Degree Name

Master of Science (Research)


School of Biological Sciences - Faculty of Science


In fire prone environments, the period immediately following fire events is perceived to provide the only opportunity for recruitment for many plant species. Resprouting shrubs do not need to recruit after every fire, because many individuals survive each fire and therefore may contribute to the population. However, without periodic recruitment, the accumulated mortality of adults both during and between fires would lead to local extinction even of these species. Most plant species establish seedlings within a year of fire from either canopy or soil seed banks. In contrast, species with pyrogenic flowering have no seeds available immediately after fire and thus have their recruitment delayed. The work of this thesis aims broadly to investigate the mechanisms by which species with delayed recruitment persist. For one of these species, Telopea speciosissima, I asked the following questions -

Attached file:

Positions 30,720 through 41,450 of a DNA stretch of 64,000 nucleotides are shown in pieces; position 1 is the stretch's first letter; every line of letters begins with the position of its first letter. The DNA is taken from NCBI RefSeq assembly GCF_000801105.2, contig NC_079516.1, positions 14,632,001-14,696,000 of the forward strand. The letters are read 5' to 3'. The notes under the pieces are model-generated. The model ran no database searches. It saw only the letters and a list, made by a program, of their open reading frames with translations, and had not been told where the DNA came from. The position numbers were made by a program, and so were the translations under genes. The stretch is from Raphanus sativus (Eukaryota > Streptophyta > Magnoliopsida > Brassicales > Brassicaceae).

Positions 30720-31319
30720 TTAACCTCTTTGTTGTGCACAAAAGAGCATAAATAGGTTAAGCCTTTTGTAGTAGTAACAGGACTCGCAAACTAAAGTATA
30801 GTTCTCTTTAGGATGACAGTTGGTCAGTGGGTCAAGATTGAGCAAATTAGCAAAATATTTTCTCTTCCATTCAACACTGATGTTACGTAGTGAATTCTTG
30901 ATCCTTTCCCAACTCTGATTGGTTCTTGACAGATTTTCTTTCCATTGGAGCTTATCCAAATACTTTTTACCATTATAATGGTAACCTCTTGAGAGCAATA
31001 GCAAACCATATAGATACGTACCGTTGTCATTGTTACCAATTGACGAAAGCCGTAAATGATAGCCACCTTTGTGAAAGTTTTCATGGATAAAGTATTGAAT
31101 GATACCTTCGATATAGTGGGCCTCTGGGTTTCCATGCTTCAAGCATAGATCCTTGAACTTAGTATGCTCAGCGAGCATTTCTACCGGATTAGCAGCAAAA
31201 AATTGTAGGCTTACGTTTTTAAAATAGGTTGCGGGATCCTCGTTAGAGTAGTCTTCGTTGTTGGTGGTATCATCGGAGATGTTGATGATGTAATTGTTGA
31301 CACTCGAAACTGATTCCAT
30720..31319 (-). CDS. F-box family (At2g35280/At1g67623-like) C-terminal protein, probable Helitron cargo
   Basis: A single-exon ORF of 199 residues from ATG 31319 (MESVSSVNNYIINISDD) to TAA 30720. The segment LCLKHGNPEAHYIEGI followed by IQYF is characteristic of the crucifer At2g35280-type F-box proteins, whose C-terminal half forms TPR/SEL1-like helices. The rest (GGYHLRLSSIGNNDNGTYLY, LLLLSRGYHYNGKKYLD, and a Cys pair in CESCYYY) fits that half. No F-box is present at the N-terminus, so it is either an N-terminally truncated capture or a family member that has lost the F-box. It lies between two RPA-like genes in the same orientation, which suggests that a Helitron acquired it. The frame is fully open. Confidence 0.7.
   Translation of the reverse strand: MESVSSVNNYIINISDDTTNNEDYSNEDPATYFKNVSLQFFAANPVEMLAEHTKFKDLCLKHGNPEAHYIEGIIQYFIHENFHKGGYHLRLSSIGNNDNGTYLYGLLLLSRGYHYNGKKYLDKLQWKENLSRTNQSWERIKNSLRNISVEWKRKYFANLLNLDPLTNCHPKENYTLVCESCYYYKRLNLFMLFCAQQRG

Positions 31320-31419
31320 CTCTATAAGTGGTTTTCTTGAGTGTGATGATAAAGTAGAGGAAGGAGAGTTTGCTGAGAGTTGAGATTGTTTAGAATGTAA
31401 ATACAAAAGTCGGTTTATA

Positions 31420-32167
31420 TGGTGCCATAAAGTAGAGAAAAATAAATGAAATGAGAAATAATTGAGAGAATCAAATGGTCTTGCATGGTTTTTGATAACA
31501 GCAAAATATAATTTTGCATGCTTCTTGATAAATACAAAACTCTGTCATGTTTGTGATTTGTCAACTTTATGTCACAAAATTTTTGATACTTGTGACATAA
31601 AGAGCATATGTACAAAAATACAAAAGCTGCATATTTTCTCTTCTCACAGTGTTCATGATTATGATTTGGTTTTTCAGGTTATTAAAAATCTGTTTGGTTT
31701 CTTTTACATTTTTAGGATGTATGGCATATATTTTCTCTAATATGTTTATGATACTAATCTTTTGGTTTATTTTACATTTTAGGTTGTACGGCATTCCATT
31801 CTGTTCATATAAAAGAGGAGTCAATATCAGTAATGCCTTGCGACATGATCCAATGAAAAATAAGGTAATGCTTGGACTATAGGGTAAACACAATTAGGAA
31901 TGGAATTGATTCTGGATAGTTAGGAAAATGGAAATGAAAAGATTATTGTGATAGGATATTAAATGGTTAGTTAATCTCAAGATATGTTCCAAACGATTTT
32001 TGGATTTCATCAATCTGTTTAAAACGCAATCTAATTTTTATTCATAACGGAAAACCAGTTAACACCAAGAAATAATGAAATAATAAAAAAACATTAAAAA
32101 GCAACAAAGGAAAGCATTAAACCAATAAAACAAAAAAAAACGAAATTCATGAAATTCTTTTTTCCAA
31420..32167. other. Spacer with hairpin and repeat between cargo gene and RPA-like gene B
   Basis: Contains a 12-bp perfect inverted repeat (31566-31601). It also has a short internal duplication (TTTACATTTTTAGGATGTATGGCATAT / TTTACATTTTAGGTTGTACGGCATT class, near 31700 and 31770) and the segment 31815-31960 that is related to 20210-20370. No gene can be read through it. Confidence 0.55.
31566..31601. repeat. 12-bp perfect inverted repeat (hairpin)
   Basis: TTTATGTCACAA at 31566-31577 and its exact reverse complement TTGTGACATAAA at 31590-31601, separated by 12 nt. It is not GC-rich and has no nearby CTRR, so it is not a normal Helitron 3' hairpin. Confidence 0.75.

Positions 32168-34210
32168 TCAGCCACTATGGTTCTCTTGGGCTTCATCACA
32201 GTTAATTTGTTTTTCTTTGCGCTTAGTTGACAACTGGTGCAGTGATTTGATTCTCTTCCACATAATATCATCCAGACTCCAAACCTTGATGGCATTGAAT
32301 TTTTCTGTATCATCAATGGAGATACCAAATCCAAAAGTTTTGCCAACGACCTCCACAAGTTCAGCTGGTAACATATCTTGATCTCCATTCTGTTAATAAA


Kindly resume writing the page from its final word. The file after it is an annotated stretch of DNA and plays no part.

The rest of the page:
- Do seedlings establish under shade and litter and tolerate competition from existing plants, or must they establish in open spaces? - Does post-dispersal seed predation strongly influence seedling recruitment or are its seeds less susceptible to predation than those of early post-fire recruiters? and - Does T. speciosissima have particular characteristics that tie seedling establishment to the late post-fire environment or is it only its life history (constrained by its phylogeny) that prevents earlier seed release? Telopea speciosissima is a pyrogenic flowering species - it has no seed bank, but it resprouts, flowers and sets fruit in the post-fire environment. I examined recruitment in T. speciosissima using two seed-addition experiments, in which I manipulated predator access, microhabitat characteristics, and time of seed arrival in relation to fire. For contrast, I included Banksia serrata, a resprouting canopy seed bank species with seed mass similar to in T. speciosissima, in one of these experiments. In the first experiment (in sites that were 3 and 4 years post-fire), seed predation was measured by placing caches of seeds within experimental microsites. These microsites were left open or covered with 12mm mesh to exclude vertebrates. The habitat within the experimental microsites was classified according to litter and vegetation cover. It was then either left intact or the litter and vegetation were removed. Seed predation was high overall (47-80%), regardless of access to vertebrates. Predation varied among sites. Few seeds or seedlings survived to 9 months after planting. Survival xii of seeds or seedlings was improved in microsites with dense vegetation and litter cover. Removing the litter and vegetation cover increased the probability of seed predation by vertebrates in the first year of the experiment, but it did not influence predation by invertebrates. In the second experiment (in sites that were 0.5 and 2-3 years post-fire), vertebrate predators were excluded from all experimental microsites. Vegetation within experimental microsites was not modified, but the litter was modified such that half the microsites had the mean mass of the early post-fire sites, the other half the mean mass of the later post-fire sites. Here I compared seedling establishment of T. speciosissima with that of the canopy seed bank species, B. serrata. I hypothesised that seedling establishment would be linked to the timing of seed release determined by the natural history of the species, with the prediction that B. serrata would establish more seedlings soon after fire, while T. speciosissima would establish more seedlings later after fire. The litter treatment tested the hypothesis that litter mass made a significant contribution to differences between the habitats with different times since fire. Seedling establishment overall was poor (< 36% of seeds), peaking within 3 months of planting. Both species established more seedlings in late post-fire sites, but litter treatments did not influence seed survival or seedling establishment. Seeds of T. speciosissima suffered greater predation in early post-fire sites (69.5%) than in late post-fire sites (51.2%). Predation of B. serrata was lower and did not vary significantly among sites (47.3%). Since the canopy seed bank species (B. serrata) may establish seedlings in early or late post-fire habitats, its recruitment opportunities are determined by the timing of seed release after fire. In contrast, the greater susceptibility of T. speciosissima to seed predation in early post-fire sites suggests that this may be a factor favouring delayed seed release. This provides support for the hypothesis that T. speciosissima, as a pyrogenic flowering species, has characteristics that favour late post-fire recruitment. The seeds and seedlings of both these species tolerate relatively high levels of vegetation and litter cover. However, for pyrogenic flowering species, effective postfire recruitment may require the coincidence of favourable environmental conditions and low levels of seed.

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